Monday, October 22, 2012

Almost a Gastrique

A gastrique is a French syrupy sweet and sour sauce made with caramilized sugar and deglazed with vinegar. Other elements can be added, such as stock, fruit, and wine to produce a plethora of varieties. One of my favorite recipes, from Mark Bittman of The New York Times, is for a mysterious, dark and delicious "Pinot Noir Syrup." Although vinegar is not used to deglaze in this recipe, it does start with caramelizing sugar. Caramelizing sugar can seem scary, but as long as you watch it very closely and are prepared to turn down the heat if it begins to brown too quickly or begins to smoke, it really is a skill worth tackling. If on your first attempt, the sugar burns, throw it out and try again. It's just sugar. In this recipe, it is served with simple roast salmon steaks, but it would be equally delicious on any roasted meat, especially pork. The syrup can be made ahead and any leftover can be refrigerated for another tasty meal!

Roast Salmon Steaks with Pinot Noir Syrup

Serves 4

1/2 cup sugar
2 cups Pinot Noir
1 fresh rosemary sprig, plus 1 teaspoon finely chopped
4 salmon steaks (about 1/2 pound each)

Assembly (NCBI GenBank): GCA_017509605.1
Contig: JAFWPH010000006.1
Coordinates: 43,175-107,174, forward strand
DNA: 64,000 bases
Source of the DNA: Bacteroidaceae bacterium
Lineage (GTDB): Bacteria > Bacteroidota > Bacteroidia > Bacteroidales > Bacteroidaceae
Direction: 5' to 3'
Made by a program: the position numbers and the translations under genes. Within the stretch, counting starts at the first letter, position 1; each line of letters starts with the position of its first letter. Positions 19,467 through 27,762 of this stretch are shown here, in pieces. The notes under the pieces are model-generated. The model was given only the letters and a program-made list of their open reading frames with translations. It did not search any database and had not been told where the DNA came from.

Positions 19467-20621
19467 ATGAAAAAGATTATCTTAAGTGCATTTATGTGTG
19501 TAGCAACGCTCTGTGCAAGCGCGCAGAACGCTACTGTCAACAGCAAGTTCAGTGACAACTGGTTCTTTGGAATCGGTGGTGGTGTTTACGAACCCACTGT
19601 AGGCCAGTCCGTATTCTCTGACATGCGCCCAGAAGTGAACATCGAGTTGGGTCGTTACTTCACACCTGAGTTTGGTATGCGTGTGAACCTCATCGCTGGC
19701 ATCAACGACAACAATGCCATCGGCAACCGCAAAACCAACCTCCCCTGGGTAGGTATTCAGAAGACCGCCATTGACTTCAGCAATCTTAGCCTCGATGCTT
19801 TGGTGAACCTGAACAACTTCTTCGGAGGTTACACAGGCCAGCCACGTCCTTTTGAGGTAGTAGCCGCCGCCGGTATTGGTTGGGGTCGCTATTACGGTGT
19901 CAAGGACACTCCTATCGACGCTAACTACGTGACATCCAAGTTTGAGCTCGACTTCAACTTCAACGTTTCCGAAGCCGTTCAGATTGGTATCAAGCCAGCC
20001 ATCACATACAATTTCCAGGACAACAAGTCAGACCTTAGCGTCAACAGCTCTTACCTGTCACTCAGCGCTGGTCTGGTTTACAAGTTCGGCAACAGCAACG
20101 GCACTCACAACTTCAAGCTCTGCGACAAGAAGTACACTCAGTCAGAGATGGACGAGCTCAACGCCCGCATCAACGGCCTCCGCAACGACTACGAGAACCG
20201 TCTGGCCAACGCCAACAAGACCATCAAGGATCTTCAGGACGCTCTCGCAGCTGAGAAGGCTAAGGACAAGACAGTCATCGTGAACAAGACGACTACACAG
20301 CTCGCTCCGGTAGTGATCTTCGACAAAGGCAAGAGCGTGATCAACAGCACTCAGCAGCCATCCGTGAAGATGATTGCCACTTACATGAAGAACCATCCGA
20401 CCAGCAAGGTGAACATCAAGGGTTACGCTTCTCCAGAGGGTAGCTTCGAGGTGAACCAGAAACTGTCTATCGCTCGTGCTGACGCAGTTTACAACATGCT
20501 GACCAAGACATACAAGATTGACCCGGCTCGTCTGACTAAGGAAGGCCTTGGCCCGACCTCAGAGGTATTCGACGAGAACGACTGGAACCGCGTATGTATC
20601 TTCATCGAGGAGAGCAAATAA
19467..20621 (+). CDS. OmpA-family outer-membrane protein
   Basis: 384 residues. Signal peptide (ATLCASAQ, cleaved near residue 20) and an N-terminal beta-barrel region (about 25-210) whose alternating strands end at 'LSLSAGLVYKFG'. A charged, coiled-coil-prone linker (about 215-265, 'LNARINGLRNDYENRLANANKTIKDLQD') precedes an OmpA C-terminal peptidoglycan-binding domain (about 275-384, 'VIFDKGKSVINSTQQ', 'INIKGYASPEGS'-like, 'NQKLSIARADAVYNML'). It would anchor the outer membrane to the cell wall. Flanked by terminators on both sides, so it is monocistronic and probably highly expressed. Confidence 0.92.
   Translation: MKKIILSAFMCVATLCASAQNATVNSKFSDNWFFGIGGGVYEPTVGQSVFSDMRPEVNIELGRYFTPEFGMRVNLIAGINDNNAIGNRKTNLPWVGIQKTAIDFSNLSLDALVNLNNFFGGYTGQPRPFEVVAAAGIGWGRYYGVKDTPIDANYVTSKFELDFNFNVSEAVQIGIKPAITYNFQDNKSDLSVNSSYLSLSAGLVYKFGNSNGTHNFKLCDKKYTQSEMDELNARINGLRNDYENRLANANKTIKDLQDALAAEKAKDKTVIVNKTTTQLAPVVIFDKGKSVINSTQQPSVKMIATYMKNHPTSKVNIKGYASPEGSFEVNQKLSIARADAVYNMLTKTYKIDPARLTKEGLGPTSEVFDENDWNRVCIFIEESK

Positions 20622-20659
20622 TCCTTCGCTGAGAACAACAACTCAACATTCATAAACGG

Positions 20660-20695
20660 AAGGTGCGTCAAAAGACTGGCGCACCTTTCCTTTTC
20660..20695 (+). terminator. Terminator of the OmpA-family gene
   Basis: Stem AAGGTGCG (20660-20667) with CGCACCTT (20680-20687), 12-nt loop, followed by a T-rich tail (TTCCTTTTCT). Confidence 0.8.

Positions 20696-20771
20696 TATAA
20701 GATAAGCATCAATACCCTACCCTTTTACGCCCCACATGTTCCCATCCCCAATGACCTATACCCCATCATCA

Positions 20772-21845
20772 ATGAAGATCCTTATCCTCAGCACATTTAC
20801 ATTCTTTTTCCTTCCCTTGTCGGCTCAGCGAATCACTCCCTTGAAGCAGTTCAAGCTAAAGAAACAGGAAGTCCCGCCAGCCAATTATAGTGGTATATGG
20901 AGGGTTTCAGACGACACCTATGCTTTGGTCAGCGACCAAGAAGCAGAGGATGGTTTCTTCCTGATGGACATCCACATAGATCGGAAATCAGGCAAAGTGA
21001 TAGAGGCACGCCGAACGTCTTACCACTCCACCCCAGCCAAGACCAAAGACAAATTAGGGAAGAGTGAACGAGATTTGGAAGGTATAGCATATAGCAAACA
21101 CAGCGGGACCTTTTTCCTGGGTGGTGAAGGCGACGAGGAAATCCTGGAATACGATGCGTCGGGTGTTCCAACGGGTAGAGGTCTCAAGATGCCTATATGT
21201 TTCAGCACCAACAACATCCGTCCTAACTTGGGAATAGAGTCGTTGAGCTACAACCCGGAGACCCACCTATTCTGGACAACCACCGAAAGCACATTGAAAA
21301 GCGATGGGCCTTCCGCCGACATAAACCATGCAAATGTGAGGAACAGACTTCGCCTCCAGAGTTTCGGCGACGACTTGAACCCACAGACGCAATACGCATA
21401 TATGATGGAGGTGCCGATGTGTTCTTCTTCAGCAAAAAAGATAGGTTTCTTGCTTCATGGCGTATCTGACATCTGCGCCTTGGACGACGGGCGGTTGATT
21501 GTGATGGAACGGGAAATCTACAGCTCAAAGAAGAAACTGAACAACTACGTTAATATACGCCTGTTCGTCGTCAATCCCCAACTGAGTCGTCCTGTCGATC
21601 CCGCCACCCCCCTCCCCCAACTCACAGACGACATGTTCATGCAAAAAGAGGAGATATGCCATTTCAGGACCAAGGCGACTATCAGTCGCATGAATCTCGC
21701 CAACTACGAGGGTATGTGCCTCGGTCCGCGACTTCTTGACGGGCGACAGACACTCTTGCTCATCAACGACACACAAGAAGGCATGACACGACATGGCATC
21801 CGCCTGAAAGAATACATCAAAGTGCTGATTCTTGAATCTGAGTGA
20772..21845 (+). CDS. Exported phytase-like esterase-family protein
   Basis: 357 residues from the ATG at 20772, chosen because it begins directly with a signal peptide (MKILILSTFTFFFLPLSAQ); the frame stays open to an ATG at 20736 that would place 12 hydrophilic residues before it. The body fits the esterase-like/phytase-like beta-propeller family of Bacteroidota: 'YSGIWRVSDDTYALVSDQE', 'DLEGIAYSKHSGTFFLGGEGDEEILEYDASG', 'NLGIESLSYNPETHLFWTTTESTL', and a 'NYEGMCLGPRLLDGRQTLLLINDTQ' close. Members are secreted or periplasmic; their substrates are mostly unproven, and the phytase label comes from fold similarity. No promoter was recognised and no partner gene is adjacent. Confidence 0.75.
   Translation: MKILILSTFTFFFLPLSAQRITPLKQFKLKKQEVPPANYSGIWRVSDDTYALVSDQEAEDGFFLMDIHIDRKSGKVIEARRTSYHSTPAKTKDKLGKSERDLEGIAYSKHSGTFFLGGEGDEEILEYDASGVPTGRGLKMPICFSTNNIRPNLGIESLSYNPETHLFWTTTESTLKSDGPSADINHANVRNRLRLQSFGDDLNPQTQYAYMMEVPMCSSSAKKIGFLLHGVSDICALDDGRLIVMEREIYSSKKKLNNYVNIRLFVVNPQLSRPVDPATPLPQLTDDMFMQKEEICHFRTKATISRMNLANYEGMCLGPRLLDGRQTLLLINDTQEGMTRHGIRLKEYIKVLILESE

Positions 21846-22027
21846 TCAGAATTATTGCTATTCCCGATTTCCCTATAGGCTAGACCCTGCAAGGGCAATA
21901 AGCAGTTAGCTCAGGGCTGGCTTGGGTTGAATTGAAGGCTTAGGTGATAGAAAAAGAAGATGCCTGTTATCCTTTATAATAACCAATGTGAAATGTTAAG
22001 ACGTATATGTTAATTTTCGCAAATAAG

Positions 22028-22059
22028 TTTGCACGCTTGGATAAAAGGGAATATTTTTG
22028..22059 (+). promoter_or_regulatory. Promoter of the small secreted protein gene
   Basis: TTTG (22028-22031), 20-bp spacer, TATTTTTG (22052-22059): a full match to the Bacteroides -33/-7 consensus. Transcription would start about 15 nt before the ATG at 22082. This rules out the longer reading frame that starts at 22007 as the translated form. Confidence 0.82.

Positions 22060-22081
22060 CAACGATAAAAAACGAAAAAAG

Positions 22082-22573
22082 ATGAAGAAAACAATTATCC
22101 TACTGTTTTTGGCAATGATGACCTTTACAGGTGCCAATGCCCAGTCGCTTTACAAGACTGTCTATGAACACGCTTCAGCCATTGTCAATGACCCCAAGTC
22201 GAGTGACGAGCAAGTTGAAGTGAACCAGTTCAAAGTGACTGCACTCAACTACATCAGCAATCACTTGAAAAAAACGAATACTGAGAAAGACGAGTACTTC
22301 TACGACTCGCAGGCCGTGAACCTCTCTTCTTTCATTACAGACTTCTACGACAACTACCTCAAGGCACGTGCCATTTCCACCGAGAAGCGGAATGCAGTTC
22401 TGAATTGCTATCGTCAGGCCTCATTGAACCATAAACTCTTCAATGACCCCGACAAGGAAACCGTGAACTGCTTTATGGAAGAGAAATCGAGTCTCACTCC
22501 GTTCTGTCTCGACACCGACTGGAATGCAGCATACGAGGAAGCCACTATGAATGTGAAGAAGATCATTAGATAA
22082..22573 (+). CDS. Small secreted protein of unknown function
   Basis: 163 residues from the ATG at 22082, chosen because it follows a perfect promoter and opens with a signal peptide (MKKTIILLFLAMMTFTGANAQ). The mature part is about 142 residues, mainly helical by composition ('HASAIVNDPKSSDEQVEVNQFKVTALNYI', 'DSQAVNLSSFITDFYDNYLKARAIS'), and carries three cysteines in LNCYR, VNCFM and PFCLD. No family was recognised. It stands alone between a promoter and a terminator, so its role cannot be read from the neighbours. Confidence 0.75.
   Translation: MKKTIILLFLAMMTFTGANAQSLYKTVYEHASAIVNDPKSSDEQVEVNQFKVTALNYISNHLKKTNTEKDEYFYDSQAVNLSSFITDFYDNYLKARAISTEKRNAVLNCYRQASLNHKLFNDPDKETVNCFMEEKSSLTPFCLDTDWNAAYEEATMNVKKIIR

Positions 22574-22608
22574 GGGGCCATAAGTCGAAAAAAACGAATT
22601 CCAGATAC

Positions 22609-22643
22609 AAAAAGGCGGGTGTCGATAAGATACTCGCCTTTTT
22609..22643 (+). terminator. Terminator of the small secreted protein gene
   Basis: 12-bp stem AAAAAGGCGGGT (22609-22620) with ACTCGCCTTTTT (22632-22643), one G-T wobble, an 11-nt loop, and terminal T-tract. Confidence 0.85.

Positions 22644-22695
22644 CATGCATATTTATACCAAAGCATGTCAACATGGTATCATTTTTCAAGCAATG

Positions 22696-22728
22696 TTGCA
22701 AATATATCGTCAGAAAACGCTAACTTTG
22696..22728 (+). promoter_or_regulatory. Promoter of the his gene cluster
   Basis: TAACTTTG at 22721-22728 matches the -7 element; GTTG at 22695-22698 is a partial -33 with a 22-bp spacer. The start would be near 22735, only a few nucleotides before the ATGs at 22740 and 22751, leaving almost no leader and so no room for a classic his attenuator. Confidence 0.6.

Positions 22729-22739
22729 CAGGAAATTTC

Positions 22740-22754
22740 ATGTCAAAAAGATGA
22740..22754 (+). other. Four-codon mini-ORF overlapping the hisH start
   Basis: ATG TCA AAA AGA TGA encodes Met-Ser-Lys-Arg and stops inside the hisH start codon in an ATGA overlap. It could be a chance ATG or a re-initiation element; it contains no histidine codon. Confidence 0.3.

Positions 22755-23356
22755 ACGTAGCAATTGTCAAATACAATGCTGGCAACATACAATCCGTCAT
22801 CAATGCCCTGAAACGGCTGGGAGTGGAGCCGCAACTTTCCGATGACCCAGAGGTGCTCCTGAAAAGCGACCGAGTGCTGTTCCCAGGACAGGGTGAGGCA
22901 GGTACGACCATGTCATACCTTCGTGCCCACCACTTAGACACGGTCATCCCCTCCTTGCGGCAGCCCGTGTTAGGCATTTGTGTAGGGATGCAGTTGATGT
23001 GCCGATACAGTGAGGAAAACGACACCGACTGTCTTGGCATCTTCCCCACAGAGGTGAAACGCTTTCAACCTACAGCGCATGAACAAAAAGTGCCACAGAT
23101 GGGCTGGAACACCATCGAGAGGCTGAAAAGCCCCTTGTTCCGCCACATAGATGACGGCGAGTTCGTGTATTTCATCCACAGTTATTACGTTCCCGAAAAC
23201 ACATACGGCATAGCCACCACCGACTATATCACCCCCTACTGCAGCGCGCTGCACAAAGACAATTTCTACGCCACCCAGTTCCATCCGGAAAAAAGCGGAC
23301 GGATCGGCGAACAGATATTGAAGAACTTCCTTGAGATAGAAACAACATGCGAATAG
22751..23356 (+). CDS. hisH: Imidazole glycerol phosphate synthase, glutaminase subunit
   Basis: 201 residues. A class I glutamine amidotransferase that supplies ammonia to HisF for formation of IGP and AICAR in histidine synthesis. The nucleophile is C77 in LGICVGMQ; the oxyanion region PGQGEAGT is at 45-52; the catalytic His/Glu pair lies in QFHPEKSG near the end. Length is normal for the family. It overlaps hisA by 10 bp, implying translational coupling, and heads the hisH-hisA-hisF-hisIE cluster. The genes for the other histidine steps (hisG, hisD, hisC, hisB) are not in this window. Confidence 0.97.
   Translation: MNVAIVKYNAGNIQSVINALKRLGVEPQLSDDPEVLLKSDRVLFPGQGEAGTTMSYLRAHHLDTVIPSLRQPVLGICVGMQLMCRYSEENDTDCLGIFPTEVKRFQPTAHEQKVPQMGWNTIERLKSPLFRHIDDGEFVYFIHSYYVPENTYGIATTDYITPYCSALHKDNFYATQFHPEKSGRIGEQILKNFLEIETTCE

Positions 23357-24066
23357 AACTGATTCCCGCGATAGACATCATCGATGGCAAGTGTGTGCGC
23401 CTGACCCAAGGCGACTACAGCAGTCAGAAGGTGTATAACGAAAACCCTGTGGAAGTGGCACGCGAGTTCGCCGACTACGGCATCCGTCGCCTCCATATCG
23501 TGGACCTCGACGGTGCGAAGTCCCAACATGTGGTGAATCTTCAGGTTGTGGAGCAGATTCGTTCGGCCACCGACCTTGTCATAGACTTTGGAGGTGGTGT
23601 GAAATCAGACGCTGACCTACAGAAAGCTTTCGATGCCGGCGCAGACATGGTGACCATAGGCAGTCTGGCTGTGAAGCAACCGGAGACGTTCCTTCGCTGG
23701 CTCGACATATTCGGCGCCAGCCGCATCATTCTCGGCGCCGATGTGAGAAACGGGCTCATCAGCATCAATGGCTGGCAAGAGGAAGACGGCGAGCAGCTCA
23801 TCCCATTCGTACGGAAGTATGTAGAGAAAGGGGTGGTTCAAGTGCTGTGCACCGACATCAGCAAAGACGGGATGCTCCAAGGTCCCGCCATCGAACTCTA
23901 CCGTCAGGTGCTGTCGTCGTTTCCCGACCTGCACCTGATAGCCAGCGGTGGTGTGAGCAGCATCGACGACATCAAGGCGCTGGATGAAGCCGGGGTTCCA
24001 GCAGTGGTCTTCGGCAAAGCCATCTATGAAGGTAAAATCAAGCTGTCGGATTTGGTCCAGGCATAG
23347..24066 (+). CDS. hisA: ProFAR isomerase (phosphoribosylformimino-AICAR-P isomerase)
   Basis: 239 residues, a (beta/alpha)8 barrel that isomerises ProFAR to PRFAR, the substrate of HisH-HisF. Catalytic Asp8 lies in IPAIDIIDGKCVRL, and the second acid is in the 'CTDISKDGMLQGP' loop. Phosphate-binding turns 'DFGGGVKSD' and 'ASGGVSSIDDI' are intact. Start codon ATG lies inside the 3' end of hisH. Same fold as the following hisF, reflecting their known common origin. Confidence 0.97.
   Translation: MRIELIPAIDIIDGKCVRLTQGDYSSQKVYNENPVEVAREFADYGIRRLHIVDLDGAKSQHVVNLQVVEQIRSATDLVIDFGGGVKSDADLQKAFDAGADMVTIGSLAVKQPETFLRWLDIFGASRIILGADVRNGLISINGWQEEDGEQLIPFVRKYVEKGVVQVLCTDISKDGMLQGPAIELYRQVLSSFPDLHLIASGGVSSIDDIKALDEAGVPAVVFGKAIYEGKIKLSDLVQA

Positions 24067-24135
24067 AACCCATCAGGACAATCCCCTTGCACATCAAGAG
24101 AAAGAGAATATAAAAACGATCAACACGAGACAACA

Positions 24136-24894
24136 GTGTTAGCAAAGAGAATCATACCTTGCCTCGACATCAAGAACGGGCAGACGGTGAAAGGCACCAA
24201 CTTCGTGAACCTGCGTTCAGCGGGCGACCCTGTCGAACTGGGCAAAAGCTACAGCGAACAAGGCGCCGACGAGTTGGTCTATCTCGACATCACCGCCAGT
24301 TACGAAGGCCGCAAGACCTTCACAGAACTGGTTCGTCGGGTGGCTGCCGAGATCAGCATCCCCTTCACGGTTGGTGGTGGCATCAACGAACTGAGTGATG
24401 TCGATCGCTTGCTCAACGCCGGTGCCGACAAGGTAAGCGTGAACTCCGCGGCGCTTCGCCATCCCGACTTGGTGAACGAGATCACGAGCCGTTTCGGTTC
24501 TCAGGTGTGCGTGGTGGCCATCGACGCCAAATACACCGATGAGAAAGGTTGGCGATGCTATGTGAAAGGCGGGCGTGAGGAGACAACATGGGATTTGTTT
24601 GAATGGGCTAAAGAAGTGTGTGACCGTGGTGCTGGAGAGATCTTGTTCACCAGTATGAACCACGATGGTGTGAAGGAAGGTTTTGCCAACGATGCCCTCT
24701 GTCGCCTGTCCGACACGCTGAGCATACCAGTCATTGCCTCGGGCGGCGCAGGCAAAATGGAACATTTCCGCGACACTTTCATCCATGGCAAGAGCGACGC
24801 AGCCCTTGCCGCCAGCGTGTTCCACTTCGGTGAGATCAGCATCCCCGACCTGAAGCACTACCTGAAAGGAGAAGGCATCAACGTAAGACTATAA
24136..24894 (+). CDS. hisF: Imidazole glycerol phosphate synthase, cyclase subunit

Salt and freshly ground black pepper
1 tablespoon balsamic vinegar
1 tablespoon butter

Preheat the oven to 450 degrees.

Put the sugar in a heavy saucepan, preferably nonstick with rounded sides (I don't have one), and turn the heat to medium.

Cook, without stirring (just shake the pan occasionally to redistribute the sugar) until the sugar liquefies and begins to turn brown, about 10 minutes.

Turn off the heat and carefully add the wine. Turn the heat to high and cook, stirring, until the caramel dissolves again. Then add the rosemary sprig and reduce over high heat, stirring occasionally, until the mixture is syrupy and reduced to just over 1/2 cup, 10-15 minutes.

Heat a nonstick ovenproof skillet over high heat until it begins to smoke. Season the salmon on both sides with salt and pepper, then put it in the pan; immediately put the pan in the oven. Cook for 3 minutes, then turn the salmon and cook for another 3 minutes. Check to see that the salmon is medium-rare or thereabouts (it should be) and remove it and keep it warm, or cook for another minute or two if you like.

When the sauce is reduced, stir in the balsamic vinegar and butter and turn the heat to medium-low.

Cook until the butter melts, add some salt and pepper, and remove the rosemary sprig. Taste and adjust seasoning, then serve over the fish, garnished with the chopped rosemary.

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